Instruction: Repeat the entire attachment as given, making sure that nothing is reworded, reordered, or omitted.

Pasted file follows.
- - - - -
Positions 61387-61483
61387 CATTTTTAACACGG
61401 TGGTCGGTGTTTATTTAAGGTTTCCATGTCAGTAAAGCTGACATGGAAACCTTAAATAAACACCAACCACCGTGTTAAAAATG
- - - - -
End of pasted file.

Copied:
Positions 61387-61483
61387 CATTTTTAACACGG
61401 TGGTCGGTGTTTATTTAAGGTTTCCATGTCAGTAAAGCTGACATGGAAACCTTAAATAAACACCAACCACCGTGTTAAAAATG